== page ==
The webpage of Stoyan Varlyakov

HP Probok 430 G1

by on Dec.03, 2014, under Windows

(if google or bing brought you here, scroll to the very bottom for a solution, I know what keywords you used 🙂 )

I recently purchased this laptop for my beloved life as a gift. I am not cheap when buying equipment, but as this will direcly be on the family budget, I needed do keep the WAF high (wife acceptance factor) by keeping the cost low.So if you are on the market for a 13.3 inch laptop which:

a) doesn’t weight a ton,

b) has VGA and HDMI output

c) mobile processor (not Atom)

d) non-gloss display

You end up buying the HP Probook 430. Specs wise it ticks all the right boxes, the little guy even has an extension port shared between the 3G UMTS card and mSATA. The 13.3 spots the usual 1368×768 resolution, but on a 13.3 that is the max you need for productivity and web surfing.

So I bought the Samsung 840 Evo SSD, installed win7 vanilla on it (licensed of course), tested the laptop with burn-in and was happy with how it behaves. Until we tried it on battery.

The laptop would randomly freeze and its display produced very strange image. If you have seen a VGA with broken sync buffer you will know what I mean. It just freezes.

And of course HP support was super helpful to tell me how this was a drivers problem, OS problem, my problem, everything else but the hardware. I didn’t buy that and went on the internet for “help”:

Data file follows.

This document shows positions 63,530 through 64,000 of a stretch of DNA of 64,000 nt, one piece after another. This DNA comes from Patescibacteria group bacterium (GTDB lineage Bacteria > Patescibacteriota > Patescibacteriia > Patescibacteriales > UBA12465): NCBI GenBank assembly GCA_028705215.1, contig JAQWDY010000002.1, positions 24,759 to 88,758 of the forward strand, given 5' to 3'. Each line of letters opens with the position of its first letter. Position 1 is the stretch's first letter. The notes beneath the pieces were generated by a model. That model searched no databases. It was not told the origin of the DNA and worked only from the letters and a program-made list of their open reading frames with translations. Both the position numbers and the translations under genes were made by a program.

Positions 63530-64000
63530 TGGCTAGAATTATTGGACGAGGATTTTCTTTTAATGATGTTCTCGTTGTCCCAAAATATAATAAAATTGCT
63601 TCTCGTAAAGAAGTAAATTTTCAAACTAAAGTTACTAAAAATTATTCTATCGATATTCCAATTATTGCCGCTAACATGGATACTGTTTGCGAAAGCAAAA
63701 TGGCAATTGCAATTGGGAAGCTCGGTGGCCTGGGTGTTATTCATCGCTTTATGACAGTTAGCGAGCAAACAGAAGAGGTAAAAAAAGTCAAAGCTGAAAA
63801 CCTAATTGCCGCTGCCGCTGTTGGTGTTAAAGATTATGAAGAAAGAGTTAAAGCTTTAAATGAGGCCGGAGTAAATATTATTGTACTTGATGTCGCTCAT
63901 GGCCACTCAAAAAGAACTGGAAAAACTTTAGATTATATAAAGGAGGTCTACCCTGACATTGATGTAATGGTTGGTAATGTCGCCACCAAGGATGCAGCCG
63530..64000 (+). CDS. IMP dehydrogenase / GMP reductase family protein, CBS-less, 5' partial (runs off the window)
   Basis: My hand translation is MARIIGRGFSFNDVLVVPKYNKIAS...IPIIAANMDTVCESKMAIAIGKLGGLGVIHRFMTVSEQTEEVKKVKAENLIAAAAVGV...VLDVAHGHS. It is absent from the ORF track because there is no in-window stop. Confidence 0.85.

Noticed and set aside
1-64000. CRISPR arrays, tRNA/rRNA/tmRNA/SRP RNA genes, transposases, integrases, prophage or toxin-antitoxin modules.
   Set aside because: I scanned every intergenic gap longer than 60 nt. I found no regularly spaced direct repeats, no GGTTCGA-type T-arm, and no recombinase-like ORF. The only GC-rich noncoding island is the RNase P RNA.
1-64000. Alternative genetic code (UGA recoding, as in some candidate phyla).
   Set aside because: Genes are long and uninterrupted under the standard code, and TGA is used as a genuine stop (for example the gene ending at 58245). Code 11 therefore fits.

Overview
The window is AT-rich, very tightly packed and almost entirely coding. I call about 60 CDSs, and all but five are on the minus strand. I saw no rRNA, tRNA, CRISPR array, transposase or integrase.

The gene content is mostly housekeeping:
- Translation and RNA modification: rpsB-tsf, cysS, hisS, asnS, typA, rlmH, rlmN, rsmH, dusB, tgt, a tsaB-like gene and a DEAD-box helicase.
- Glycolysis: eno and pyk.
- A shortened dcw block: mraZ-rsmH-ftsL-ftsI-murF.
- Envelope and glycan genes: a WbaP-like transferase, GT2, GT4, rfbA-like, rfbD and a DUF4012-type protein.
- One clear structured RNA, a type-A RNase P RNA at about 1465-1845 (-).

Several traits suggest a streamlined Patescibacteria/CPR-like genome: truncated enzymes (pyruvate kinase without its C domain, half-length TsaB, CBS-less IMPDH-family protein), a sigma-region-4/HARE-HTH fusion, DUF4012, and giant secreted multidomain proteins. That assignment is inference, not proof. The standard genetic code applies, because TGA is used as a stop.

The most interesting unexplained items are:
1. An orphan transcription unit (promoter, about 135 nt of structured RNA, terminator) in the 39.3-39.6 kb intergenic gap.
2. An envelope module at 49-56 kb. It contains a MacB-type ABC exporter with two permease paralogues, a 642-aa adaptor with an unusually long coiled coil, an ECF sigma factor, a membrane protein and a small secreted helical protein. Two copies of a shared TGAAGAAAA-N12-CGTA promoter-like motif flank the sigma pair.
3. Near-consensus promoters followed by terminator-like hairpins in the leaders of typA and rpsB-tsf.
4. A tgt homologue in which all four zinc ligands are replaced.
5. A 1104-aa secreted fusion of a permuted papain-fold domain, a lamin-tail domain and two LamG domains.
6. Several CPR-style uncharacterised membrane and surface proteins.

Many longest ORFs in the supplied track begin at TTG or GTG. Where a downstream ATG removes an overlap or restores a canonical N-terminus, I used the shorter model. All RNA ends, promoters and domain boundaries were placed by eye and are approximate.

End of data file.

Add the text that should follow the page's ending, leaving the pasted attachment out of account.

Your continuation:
It doesn’t take more than a few searches to see that more than one person is having such issues. But apparently different countries, different warranty budgets – mine wasn’t honored.

I tried the usual steps – firmware, drivers, clean boot, etc… but as one would expect, this did not help.

I checked the event log to find a multitude of EventID 37 source: kernel-power events right before the computer froze. But the Laptop did not overheat, CoreTemp was showing the right degrees, stress testing using HyperPi again did not show a direct dependency between the CPU load and the freezes. The suggestions to change the power plan to High Performance did the trick with the original i7 (Nehalem based), but nowadays the power regulators are on the CPU as well – I haven’t seen an improvement using the high power profile on a desktop machine…

Right before turning this rather good looking laptop to a pile of plastics, I tried the oldschool PC troubleshootingI applied the overclocker-style approach – go to BIOS and whatever looks suspicions – disable 🙂


(SOLUTION) In BIOS I ended up changing only 2 settings:

1) the memory for the display controller was set to 128 Mb fixed , changed to 512

2) disable the option to allow the CPU to dynamically change frequency (also known as Turbo)

In my case this was not big of a change since I only have a core i3 inside (non turbo CPU). On the graphics part – the machine has 8G RAM installed so assigning 0.5 for graphics isn’t much of a change. Subjectively the laptop runs much smoother now and most importantly – does not freeze anymore!

That is all HP should have said about this issue, but they did not. Hopefully this helps another one to save a few hours of head banging troubleshooting.

2 Comments for this entry

  • Charles

    I have the same issue. How did you get to the BIOS? When the machine boots its just black.

  • siv

    Actually removing the battery for a few minutes helps. But if yours is stuck on black screen, no BIOS, then you need warranty support. And HP has no right of denying such a fault as in your case.

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